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HP puts in its two cents

As one of the main tape automation format developers with DAT in its locker, plus LTO Consortium membership – and its position as a strong cloud evangelist – HP's views on tape in the cloud should be interesting.

Here is its starting position:

Cloud service providers should be aware that LTO tape technology is expanding its role from a pure backup solution to that of a premier long-term storage technology and archive.

The company echos the Spectra view about the respective roles of tape and disk in backup and archiving. Asked about the relative costs of tape and disk, HP said:

  At approximately 6 cents per Gbyte (native) for LTO-5 tape media,  LTO Tape offers one of the lowest costs per Gbyte for long-term storage, particularly when factoring in energy costs. Tape storage is cool – literally – and has been shown to decrease storage power requirements by 99 per cent when compared with disk-based storage. Tape helps meet the goal of many data centres that inactive data should not consume energy.

Data archived on tape does not require the data centre floor space, power or cooling that's required for data stored on disk ... The Clipper Group Inc studied the total cost of ownership (TCO) of using disk or tape to archive large binary files ... [and] concluded that:

  • Disk is more than 15 times more expensive than tape for archival.
  • Disk uses 238 times more energy - costing more than the total cost of the tape solution.
The Clipper Group said: "In every dimension, the TCO of the tape solution was found to be less expensive than the TCO of the disk solution for long-term data retention, especially for energy consumption, where disk consumes 238 times as much energy as tape under assumptions that lean toward favouring disk.  For most uses, we believe that the vast majority of archived data should reside on tape."

HP provided an example that illustrates how tape restore speed can be faster than disk restore speed:

When writing/recovering large quantities of archive data, tape's streaming rates (280MB/sec in the case of LTO-5) give tape a performance advantage over disk (SATA 3Gbit/s can support sustained throughput rates of 250-260MB/sec).

Quantum

Gabriel Chaher, senior director of international product and field marketing for Quantum, agreed with HP and Spectra on tape's cloudy role, and notes that, generally, "tape is part of a tiered storage solution."

Chaher addresses deduplication as an issue, citing a Clipper Group report, and saying:

[The] average disk storage is about 15 times the cost of average tape storage. The assumptions in the report do not account for a difference resulting from deduplication (for archive) because of the following reasons:  
1 The nature (less dedupable) of target archival data.

2 The fact that any deduplicating is getting done upstream of the final archiving tier.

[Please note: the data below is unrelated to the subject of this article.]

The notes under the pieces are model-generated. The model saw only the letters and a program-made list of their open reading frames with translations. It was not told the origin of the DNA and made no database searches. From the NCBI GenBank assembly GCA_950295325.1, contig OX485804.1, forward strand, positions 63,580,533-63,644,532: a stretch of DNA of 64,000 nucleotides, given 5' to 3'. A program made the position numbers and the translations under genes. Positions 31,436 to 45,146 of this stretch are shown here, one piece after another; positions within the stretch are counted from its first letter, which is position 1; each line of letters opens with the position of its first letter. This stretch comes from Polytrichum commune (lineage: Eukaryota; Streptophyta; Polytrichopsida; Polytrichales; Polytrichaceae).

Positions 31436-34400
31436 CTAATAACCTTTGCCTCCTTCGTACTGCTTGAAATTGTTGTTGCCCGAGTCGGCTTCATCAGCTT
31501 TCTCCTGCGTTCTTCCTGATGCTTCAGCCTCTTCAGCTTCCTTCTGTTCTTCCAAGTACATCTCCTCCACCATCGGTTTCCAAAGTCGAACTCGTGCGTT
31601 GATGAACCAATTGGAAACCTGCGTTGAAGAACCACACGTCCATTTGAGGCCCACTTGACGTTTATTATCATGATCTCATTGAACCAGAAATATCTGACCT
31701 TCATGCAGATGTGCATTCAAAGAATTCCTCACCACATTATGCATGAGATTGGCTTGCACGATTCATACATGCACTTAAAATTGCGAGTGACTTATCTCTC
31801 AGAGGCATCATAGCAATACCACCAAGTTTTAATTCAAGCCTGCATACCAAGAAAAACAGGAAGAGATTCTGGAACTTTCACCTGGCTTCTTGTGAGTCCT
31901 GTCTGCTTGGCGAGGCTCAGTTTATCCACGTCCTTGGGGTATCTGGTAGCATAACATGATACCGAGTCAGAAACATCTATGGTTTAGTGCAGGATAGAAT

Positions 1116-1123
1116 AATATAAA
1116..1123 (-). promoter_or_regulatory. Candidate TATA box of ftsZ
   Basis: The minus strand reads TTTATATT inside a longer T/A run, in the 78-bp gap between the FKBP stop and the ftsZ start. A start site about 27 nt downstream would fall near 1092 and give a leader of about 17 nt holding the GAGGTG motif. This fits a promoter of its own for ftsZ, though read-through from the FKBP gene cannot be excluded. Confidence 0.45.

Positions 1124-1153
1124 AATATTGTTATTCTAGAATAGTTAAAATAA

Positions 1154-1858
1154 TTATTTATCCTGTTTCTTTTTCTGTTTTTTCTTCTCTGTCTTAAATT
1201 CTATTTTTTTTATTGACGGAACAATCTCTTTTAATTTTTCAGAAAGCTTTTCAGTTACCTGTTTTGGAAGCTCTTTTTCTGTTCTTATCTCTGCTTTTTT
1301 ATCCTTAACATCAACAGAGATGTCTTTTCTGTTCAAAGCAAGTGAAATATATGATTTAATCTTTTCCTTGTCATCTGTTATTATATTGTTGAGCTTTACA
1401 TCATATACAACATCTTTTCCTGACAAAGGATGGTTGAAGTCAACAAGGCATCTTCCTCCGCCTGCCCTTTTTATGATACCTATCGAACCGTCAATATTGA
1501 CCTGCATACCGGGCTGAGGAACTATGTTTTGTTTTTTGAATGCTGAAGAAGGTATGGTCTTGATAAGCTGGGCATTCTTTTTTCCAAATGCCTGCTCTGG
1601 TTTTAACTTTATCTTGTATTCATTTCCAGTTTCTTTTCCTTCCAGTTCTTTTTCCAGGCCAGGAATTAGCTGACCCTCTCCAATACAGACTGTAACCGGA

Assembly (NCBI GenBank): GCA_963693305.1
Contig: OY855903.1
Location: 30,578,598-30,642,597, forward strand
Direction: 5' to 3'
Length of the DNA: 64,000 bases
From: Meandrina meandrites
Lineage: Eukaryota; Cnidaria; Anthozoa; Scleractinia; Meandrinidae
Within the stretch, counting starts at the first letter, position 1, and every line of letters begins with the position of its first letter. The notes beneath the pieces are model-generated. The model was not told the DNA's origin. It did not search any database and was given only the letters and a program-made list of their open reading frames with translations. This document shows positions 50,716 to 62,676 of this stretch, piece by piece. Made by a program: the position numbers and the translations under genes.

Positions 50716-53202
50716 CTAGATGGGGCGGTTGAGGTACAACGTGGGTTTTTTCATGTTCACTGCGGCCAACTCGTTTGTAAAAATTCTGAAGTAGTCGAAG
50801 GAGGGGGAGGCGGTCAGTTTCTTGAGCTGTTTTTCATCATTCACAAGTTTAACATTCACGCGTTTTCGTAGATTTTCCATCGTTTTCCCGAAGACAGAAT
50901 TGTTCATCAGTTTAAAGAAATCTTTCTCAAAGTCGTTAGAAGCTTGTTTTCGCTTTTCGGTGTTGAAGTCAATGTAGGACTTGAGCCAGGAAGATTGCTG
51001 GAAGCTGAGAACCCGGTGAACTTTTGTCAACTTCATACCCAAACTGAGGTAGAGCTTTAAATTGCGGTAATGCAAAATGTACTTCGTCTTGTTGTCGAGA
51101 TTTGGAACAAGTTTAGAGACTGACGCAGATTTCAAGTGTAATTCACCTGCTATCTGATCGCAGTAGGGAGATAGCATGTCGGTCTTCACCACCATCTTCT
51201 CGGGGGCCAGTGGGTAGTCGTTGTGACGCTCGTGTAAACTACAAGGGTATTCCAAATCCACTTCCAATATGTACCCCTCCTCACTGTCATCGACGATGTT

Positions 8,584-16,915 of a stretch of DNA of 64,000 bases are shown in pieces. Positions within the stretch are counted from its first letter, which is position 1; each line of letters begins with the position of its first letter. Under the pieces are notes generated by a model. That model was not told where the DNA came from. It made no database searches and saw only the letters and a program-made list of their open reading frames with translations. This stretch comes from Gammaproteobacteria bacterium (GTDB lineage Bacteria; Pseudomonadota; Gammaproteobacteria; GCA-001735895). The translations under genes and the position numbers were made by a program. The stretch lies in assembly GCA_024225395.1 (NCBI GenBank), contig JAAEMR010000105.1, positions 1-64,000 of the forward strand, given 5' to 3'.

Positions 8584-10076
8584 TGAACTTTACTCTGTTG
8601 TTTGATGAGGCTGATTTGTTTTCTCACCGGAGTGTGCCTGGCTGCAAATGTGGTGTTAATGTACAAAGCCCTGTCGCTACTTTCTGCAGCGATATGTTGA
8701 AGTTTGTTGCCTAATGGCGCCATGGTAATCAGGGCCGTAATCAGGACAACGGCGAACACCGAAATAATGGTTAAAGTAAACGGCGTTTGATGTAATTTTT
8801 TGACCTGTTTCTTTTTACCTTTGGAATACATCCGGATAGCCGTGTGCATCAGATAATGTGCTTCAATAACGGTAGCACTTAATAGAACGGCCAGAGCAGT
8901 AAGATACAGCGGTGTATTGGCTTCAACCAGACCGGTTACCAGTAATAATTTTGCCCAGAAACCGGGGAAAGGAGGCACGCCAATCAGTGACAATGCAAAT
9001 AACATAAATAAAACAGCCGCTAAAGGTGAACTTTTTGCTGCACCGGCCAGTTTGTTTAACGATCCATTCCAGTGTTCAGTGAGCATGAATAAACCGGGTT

3 There would be a need to preserve the deduplication engine to be able to reconstruct the data, which may be stored for very long periods of time.

If it were to become practical to store deduplicated data on tape – say via a tape library with an integrated deduplication front end server – then we would expect tape's capacity to substantially increase, further improving its costs relative to disk, but we would lose the portability associated with standard tape formats, unless, and this is a huge "unless", the reduplication was done in a standard way.

Perhaps the three members of the LTO Consortium: HP, IBM and Quantum could devise a way for this to happen?

On the marketing front, Chaher has this idea:

Maybe tape storage is a lower cost alternative that cloud providers could pass on to their customers. (Example: Pay $100 / TB / month for "fast access storage", but pay $75 / TB / month for "slower access storage").

Quantum says it has "several online backup provider customers using our tape products but unfortunately we're not able to disclose which ones just yet."

Where does this leave us?

Tape is the final rescue for cloud disk storage screw-ups, like that of Gmail. There can realistically be no argument about this; it worked for Google when there was no alternative.

The financial arguments in favour of tape versus disk for long-term storage seem strong and sustainable. Tape capacities, like disk capacities, are increasing and so tape's relative advantage should be sustainable.

The use of tape reels in the cloud is already reality, and one would think that the Google Gmail incident will ensure its continued and growing take-up. The front-end backup storage tier will be disk for fast access, but the archive tier – where data is infrequently accessed – should be tape: for cost, off-site protection and energy use reasons. ®

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